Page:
Mayor Van Domelen has been “looking at the larger picture, i.e. infrastructure, mucking out houses, business recovery, and human/social services (housing, food, health), and how to integrate needs with resources.” She reported that the Lyons Community Fund has now received over $225,000 in donations for the Essential Needs Fund. She also laid out some of the stark realities of the financial situation the Town now faces. This FEMA money is not free; it comes with a 75/25% match (the County and State may help out with half the match, but that still leaves 12.5% for the Town). It was also mentioned that the Colorado Office of Emergency Management informed the Town that Lyons would have to deplete it reserves completely, including the 3% set-aside by TABOR, before the state would step in to help financially. This startling revelation (which County Commissioner Cindy Domenico, who was in the audience, said she would look into) caused Banta to exclaim, “that would bankrupt us!” Van Domelen figured that the 12.5% would equal roughly 140% of the Town’s funds and reserves. So, if the 43+ million dollar recovery price tag (just for municipal owned infrastructure, streets, bridges, pipes, lost equipment, parks, etc., this figure doesn’t include Town owned buildings or moving the river back, nor does it include private citizens’ losses) that Town Engineer Jim Blankenship has calculated, is in the ballpark, you can see what the elected officials and Town Staff are up against. And this at a time when the Town’s sales tax revenue source (our business community) is taking such a drastic hit. That’s why it is so vital that all the volunteer work being done by various groups be documented by Team Rubicon. Van Domelen said in her experience, “economic shocks follow natural disasters.”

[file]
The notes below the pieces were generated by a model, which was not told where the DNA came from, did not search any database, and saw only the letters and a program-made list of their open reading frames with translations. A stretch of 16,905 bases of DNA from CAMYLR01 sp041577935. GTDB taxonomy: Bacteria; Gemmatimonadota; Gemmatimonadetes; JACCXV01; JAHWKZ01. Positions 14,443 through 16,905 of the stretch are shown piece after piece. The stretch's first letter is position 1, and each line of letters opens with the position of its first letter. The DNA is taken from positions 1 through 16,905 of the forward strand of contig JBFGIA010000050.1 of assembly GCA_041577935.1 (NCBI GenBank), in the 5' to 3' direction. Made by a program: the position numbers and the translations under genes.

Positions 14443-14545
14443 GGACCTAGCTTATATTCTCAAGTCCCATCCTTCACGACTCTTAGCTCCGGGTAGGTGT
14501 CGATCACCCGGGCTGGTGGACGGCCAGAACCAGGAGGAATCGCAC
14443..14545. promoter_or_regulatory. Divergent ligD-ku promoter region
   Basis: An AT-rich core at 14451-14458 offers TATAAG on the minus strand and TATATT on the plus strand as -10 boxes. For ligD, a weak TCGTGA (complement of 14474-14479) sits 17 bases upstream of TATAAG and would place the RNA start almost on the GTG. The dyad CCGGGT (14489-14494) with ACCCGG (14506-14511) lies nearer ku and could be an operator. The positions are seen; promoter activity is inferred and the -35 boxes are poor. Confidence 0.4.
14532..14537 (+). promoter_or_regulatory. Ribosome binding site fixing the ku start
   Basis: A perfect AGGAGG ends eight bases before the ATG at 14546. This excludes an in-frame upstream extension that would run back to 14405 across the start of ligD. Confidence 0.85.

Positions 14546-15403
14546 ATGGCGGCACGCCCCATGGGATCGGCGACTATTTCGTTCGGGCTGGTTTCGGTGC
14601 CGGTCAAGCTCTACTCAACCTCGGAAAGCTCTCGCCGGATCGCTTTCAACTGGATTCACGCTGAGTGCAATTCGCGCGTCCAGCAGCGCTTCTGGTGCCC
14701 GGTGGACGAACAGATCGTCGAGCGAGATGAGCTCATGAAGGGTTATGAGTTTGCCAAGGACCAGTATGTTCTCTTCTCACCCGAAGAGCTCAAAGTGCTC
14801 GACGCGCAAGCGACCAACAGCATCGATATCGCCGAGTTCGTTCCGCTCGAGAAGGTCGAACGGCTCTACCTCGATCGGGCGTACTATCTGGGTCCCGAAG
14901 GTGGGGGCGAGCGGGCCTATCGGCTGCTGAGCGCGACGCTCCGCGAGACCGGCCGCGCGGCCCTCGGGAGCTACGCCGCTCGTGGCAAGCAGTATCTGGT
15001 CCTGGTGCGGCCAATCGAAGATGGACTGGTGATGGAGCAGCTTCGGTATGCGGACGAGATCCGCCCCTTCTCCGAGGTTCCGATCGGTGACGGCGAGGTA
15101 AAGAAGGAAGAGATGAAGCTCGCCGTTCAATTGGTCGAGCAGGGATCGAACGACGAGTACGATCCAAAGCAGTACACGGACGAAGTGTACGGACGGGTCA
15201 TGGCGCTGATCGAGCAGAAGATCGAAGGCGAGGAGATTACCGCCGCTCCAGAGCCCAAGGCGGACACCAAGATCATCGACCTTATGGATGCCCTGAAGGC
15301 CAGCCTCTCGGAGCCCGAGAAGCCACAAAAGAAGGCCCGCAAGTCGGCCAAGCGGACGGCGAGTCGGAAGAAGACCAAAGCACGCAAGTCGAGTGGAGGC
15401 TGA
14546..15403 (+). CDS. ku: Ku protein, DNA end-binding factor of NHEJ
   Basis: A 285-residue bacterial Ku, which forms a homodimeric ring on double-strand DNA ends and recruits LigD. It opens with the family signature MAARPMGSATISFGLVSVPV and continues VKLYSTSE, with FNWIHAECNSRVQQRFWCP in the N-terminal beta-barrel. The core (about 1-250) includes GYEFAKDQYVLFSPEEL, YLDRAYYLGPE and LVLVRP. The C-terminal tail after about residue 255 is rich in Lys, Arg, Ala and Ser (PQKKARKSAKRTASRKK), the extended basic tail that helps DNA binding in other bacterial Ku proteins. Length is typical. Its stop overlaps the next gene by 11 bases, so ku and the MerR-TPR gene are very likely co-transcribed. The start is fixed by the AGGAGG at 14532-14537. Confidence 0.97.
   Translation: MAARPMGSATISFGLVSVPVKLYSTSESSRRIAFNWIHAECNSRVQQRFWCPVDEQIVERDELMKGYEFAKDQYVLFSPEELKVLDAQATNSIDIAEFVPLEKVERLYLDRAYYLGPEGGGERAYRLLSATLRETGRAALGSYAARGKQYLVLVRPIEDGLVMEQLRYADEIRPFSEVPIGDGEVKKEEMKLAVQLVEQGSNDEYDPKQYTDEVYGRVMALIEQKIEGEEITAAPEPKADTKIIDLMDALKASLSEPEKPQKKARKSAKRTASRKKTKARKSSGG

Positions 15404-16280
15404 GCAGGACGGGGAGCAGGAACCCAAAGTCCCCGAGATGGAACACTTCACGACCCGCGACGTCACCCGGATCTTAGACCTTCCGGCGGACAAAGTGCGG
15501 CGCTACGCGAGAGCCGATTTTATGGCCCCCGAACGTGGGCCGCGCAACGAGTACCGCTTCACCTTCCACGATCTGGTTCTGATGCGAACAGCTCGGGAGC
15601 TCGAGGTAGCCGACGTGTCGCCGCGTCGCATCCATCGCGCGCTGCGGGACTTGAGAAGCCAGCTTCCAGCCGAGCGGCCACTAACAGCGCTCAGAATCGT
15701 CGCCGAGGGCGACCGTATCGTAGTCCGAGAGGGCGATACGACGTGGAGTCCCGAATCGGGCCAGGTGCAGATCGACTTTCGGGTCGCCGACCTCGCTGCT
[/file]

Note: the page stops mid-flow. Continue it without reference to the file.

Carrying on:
Administrator Victoria Simonsen informed the Board that she had met with FEMA and the Army Corps of Engineers about returning the river to its pre-flood channel, and that the City of Longmont has, or will be submitting a request for a permit to restore the river. It is not clear who will pay for this, but it is not something that FEMA will finance. Simonsen mentioned that the National Resource Conservation Group might be the source for funding.
On that note, the meeting was adjourned. There will be another community update meeting Thursday, at the LifeBridge Church at 7 p.m. The next BOT meeting is scheduled for Monday, October 7, in the Longmont Civic Center at 5:30 p.m.